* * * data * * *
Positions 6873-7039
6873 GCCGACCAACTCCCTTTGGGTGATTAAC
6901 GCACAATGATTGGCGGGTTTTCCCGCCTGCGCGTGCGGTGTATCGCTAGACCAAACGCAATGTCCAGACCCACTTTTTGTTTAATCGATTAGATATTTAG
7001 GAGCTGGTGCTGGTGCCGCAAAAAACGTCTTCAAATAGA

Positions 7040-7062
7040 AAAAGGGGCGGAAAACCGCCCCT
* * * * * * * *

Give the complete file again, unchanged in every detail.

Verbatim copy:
Positions 6873-7039
6873 GCCGACCAACTCCCTTTGGGTGATTAAC
6901 GCACAATGATTGGCGGGTTTTCCCGCCTGCGCGTGCGGTGTATCGCTAGACCAAACGCAATGTCCAGACCCACTTTTTGTTTAATCGATTAGATATTTAG
7001 GAGCTGGTGCTGGTGCCGCAAAAAACGTCTTCAAATAGA

Positions 7040-7062
7040 AAAAGGGGCGGAAAACCGCCCCT